Combining beer, Mexican and a ‘Jamie approach’ to cooking was really easy once I came to that conclusion. I had just watched episode two of Jamie’s American Road Trip (you know, the one where he hangs out with the cowboys and makes his cowboy chilli?) and that was my inspiration for this post. I wanted to feel the heat from the barbecue, drink beer and cook something amazing.

Chilli Con Carne-2005

I have always wanted to cook something with beef brisket but it’s quite difficult to find here in Australia. Supermarkets tend to favour corned Silverside. I’d suggest you give your butcher a call a few days before to make sure they carry it (and if they don’t they will have time to get it in). Brisket is the perfect cut of beef for slow cooking; granted there is a little preparation involved but it is well worth it. The beer adds a lot of body to the chilli and depending on the type of beer you choose, the options are endless.

Below you will find my recipe for a Tex-Mex style ‘Beer Chilli Con Carne’. Inspired (of course) by Jamie Oliver’s cowboy chilli (‘Chilli Con Jamie‘).

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Barbecued Chilli Con Carne with Beer (of course)

Serves 6-8 hungry people

What you’ll need:

  • 2kg beef brisket, cut into 3 cm cubes
  • 2 red onions, sliced
  • 5 gloves of garlic, roughly chopped
  • 2 fresh long red chillies, chopped
  • 1 tbsp cumin
  • 1 tbsp smoked paprika
  • 2 cinnamon sticks
  • 1 tsp chilli powder (add more if you like it hot)
  • 1 bottle of beer (pick your favourite, I used about 500ml of India Pale Ale)
  • 4x 400g tins of tomatoes 
  • 1 square of dark chocolate
  • 400g tin of red kidney beans (or your favourite bean) 
  • 2 capsicums (bell peppers), sliced
  • a handful of chopped coriander (cilantro) roots
  • sour cream, to serve
  • coriander (cilantro) leaves, to garnish 
  • rice and flat bread to serve

Now What?

This couldn’t be easier to make, simply get your barbecue started, add a splash of oil, add the onions and chillies and cook for 3-4 minutes until softened.

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Add the spices and cook for another 2 minutes.

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Then add the beer and continue to cook for a further 5 minutes.

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Add the tomatoes, mashing up any whole ones with the back of the spoon. Add the chocolate, coriander (cilantro) roots and meat.

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Mix well, cover and cook for 3 hours or until the meat pulls apart with a couple of forks.

Add the beans and capsicums (and more chilli if your game). Then cook for a further 30 minutes.

Remove the lid, add the sour cream, coriander and start eating. This is best served with rice and flat bread (like warm tortillas) with plenty of cold beers. 

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Thanks again Matt for an incredible guest post… I am definitely trying this recipe as soon as I get home! For more inspiration from Matt, please check out his blog (Inspired Food) and associated facebook, Instagram and twitter!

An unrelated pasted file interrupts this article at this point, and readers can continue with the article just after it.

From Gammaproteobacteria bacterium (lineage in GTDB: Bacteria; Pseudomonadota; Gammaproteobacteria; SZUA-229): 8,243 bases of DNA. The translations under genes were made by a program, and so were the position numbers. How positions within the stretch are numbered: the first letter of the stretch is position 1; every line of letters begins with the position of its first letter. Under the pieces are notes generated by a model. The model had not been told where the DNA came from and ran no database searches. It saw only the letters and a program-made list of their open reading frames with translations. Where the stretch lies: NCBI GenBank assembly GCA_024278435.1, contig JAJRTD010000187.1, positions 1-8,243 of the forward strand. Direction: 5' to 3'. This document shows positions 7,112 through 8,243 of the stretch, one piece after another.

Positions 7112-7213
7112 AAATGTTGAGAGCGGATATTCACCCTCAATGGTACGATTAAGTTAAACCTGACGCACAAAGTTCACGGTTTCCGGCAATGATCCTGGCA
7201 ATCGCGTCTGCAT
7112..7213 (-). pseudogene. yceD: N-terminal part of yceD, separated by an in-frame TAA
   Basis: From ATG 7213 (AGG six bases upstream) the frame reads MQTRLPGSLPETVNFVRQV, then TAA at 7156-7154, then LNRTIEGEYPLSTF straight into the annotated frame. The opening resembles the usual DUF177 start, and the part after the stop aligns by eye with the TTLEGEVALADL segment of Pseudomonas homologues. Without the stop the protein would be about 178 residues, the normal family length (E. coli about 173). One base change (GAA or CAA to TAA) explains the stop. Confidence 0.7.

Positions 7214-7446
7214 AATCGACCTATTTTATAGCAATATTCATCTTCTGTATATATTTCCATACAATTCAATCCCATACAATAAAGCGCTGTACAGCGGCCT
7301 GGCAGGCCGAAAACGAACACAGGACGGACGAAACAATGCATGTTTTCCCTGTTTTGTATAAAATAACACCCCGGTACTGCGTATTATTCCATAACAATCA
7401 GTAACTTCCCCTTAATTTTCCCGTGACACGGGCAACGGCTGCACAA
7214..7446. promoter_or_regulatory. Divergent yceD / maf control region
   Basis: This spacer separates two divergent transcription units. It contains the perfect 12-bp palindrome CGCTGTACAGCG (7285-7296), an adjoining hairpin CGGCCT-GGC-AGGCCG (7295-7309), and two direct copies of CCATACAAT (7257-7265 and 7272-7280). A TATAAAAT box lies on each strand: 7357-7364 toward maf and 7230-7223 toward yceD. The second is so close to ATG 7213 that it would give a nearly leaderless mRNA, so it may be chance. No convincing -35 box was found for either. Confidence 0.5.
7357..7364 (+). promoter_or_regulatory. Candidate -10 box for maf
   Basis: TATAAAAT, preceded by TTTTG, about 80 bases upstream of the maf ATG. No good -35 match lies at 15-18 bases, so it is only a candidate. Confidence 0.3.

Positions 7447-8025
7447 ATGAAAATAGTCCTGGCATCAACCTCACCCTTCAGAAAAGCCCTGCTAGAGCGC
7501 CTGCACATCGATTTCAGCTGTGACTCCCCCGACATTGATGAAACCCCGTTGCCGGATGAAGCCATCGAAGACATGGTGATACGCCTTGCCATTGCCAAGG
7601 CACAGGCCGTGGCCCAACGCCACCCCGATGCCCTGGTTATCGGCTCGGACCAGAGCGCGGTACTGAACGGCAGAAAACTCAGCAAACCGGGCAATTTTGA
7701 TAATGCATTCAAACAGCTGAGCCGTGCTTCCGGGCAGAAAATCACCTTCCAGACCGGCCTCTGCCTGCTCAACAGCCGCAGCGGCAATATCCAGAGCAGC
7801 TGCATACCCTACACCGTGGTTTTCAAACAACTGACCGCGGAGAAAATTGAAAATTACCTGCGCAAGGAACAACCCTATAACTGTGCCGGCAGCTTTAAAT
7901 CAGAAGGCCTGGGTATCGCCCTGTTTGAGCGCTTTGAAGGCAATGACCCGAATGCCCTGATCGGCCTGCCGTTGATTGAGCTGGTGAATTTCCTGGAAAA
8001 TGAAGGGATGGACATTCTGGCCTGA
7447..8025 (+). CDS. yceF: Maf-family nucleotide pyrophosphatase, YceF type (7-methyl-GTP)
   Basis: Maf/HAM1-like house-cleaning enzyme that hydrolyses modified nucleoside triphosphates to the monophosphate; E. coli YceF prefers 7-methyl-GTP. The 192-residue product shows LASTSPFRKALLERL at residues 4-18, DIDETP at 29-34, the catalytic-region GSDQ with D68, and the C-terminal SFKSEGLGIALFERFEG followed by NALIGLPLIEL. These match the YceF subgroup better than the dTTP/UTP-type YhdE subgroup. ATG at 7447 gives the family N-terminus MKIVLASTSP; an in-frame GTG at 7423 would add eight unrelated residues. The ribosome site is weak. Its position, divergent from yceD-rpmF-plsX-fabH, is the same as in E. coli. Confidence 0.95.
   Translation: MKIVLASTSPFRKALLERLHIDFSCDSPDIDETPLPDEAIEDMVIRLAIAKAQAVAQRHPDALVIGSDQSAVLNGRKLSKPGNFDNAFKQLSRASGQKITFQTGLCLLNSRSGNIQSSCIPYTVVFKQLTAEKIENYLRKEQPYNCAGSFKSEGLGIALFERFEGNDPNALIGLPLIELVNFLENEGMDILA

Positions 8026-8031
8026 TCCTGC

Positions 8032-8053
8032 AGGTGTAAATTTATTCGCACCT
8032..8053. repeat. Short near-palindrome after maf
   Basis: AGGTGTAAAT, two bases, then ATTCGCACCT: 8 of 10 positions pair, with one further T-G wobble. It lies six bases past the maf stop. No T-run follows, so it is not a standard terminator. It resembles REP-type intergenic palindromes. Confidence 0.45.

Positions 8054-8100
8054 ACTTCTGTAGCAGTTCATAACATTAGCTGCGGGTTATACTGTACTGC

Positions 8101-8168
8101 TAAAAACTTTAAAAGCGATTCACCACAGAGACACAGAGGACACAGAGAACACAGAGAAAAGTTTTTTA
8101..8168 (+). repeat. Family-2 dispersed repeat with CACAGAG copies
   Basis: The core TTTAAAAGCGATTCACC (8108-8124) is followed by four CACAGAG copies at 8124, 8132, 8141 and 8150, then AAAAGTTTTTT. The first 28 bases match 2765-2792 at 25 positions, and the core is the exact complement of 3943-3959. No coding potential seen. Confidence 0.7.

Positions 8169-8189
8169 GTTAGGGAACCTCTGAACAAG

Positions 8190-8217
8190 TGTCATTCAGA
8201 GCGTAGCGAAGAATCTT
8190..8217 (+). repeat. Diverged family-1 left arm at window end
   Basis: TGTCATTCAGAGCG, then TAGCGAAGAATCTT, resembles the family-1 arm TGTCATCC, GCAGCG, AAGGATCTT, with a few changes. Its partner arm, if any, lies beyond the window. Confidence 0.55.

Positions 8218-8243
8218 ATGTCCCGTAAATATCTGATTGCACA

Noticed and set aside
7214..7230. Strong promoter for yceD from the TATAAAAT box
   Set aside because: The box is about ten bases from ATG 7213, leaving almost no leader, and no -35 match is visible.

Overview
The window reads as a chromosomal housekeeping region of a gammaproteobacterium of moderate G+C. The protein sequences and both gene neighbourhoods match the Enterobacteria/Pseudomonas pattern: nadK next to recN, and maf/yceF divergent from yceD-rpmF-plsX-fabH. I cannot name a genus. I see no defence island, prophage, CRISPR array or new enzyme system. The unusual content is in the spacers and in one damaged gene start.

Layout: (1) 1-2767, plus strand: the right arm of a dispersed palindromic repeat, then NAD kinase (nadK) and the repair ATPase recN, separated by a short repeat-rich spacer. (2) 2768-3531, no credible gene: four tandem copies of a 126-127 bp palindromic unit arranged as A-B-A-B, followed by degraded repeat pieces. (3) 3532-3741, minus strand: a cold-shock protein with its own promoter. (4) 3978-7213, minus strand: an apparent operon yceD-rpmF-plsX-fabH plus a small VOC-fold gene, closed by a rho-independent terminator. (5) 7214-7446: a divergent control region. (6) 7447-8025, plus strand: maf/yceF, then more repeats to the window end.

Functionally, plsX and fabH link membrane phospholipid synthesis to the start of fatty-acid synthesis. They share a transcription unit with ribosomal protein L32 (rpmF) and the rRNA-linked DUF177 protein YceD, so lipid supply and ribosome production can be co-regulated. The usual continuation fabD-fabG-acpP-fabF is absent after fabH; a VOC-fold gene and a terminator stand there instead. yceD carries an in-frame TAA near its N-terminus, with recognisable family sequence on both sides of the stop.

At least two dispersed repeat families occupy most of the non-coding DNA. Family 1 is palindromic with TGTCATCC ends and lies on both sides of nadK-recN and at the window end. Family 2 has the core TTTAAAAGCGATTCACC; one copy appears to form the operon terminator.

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pork carnitas with lime and chilli guacamole

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There’s something about Summer that makes me crave Mexican food. As blistering days melt into hot, blackened evenings, my mind starts drifting towards cool guacamole, spiced brisket, fragrant coriander and salt-rimmed margaritas.

It’s an obsession that I share with my good friend Matt, who recently blogged about his Mexican New Year’s feast over at Inspired Food. Pork carnitas, home made tortilla chips, pineapple salsa and chunky guacamole… now, that’s my idea of Summer culinary heaven.

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Over the past month, I’ve revisited Matt’s post more than once to drool over his carnita recipe. Despite cooking Mexican at least once per week, I’ve historically gravitated towards brisket, chicken and black beans rather than smoky, slow-cooked pork shoulder. Though I have made carnitas, they’ve never been to the specifics of Matt’s recipe.

Last Sunday, everything changed. I woke early, arriving at the market with carnitas in mind. Negotiating the aisles, I chose pork, garlic, onion and oregano alongside items for guacamole, esquites and salsa. I checked out, drove home and ascended three flights of stairs to our apartment.

I turned on the air conditioning and started unpacking each bag of groceries. Bag one, no oranges. Bag two, limes… but no oranges. Bag three? Darn it. No oranges.

I glanced at the window, my eyes narrowing in the glare of the blazing sun. Sweat dripped from my brow as I contemplated another insufferable dash to the local store. No oranges equals no pork carnitas; well, not according to Matt’s recipe. But out of desperation (and encroaching heat stroke) I decided to improvise.

panI rummaged around in the fridge, desperately unearthing lemons, limes and a bottle of The Cidery’s still apple cider. As pork goes naturally with apple, I decided to douse the shoulder in the cider whilst exchanging the oranges for a lemon. In the back of my mind, I hoped that the sweetness of the cider would balance the lemon’s extra acidity. I had no idea if it would work.